Maternal health care in the EU


This autumn, EIGE (European Institute for Gender Equality) released its Gender Equality Index Report. This year’s Index focuses on the links between health and gender equality. 

Mothers Matter participated at the preparatory experts’ meetings organised by EIGE in early 2021 and contributed with its position paper on Maternal Health Care in the EU and subsequently, summarized it in a policy brief.

Gender inequalities in earnings and income are closely related to care duties for children – or other family members – which fall disproportionately on mothers. This has severe negative effects on women’s income, affecting their health (e.g no access to health insurance in certain countries, lack of proper nutrition and healthy diet).

Despite many international and European legal instruments addressing the right to maternal health care, obstacles remain. Countless studies and investigations on Universal Health Coverage in the EU identify certain institutional and organizational barriers in accessing maternal health care, including: high out-of-pocket payments, language barriers and the absence of clear policies and information, a fear of being deported, geographic distances to medical facilities, and discriminatory attitudes by health care professionals. In addition, in some EU countries, accurate data is scarce.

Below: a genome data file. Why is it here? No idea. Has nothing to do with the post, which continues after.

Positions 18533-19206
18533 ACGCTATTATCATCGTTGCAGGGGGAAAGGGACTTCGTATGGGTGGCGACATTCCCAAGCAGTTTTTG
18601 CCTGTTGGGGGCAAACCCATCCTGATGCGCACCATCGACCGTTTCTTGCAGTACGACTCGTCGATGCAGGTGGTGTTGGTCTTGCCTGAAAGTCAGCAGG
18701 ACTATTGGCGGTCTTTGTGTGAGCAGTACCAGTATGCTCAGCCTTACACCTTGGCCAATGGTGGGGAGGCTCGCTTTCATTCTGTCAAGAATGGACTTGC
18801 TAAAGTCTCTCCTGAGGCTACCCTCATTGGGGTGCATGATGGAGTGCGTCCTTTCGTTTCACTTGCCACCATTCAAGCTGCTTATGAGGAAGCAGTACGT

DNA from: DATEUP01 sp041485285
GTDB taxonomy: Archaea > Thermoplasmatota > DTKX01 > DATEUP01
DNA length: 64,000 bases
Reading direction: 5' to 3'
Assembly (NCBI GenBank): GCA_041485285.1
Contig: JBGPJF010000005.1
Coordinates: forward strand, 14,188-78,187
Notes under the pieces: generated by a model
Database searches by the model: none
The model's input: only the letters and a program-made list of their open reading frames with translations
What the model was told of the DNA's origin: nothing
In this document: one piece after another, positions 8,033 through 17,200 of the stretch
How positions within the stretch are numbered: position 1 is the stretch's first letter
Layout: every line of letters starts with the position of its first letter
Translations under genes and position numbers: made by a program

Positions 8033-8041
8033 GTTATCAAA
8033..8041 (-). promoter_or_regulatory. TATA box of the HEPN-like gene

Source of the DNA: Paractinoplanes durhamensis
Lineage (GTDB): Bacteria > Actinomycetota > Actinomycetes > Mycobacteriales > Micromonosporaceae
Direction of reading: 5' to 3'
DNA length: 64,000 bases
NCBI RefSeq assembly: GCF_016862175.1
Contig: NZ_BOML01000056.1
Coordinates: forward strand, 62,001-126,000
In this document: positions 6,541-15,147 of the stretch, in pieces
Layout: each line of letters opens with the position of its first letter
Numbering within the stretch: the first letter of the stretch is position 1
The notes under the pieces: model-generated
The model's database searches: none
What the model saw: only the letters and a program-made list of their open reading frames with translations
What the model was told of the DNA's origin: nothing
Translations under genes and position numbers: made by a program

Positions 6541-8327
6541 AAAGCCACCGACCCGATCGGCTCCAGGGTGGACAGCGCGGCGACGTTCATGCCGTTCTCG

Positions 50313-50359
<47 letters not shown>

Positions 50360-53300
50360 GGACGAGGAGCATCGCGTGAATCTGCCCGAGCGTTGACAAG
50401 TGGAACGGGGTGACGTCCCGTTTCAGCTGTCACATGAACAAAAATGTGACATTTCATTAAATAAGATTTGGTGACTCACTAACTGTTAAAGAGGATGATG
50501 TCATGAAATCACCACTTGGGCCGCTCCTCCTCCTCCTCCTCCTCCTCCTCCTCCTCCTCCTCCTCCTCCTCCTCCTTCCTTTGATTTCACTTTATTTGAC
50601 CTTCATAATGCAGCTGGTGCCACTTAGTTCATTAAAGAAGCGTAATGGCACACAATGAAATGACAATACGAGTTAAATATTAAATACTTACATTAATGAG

EIGE’s Index is mostly based on 2019 data and therefore does not encapsulate the full impact of COVID-19 on gender equality. However, the report already indicates some of the consequences of the pandemic such as acute mental distress for health workers, limited access to reproductive health services, drop in birth rates, and an increase in unpaid care work for women. The Report states: “The crisis is exposing, as never before, the crucial links between paid and unpaid work, and between the economic and health spheres.”

These issues are at the core of MMM’s EU advocacy work.  We are therefore hopeful that the EU will use the Covid crisis as a unique opportunity to develop a transformative Care Strategy for both the formal and informal sectors. A well-balanced and sound Care Strategy would give a boost to gender equality in the EU by empowering women to choose and be able to access the most appropriate care services to their situation.

Access the full policy paper

Access to policy brief 

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